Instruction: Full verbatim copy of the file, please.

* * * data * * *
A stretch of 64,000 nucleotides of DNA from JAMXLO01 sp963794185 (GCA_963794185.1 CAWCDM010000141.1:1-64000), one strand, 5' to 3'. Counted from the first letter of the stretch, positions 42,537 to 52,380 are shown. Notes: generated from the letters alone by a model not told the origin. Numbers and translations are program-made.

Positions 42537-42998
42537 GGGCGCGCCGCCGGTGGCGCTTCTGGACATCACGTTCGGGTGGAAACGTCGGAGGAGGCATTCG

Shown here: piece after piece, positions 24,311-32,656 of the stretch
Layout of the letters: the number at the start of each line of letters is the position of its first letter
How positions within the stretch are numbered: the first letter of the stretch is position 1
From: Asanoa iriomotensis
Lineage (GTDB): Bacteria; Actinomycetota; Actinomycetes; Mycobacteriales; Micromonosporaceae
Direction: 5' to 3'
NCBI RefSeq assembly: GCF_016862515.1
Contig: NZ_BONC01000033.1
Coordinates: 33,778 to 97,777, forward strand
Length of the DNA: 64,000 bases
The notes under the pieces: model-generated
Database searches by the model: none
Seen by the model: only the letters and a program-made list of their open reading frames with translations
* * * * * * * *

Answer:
A stretch of 64,000 nucleotides of DNA from JAMXLO01 sp963794185 (GCA_963794185.1 CAWCDM010000141.1:1-64000), one strand, 5' to 3'. Counted from the first letter of the stretch, positions 42,537 to 52,380 are shown. Notes: generated from the letters alone by a model not told the origin. Numbers and translations are program-made.

Positions 42537-42998
42537 GGGCGCGCCGCCGGTGGCGCTTCTGGACATCACGTTCGGGTGGAAACGTCGGAGGAGGCATTCG

Shown here: piece after piece, positions 24,311-32,656 of the stretch
Layout of the letters: the number at the start of each line of letters is the position of its first letter
How positions within the stretch are numbered: the first letter of the stretch is position 1
From: Asanoa iriomotensis
Lineage (GTDB): Bacteria; Actinomycetota; Actinomycetes; Mycobacteriales; Micromonosporaceae
Direction: 5' to 3'
NCBI RefSeq assembly: GCF_016862515.1
Contig: NZ_BONC01000033.1
Coordinates: 33,778 to 97,777, forward strand
Length of the DNA: 64,000 bases
The notes under the pieces: model-generated
Database searches by the model: none
Seen by the model: only the letters and a program-made list of their open reading frames with translations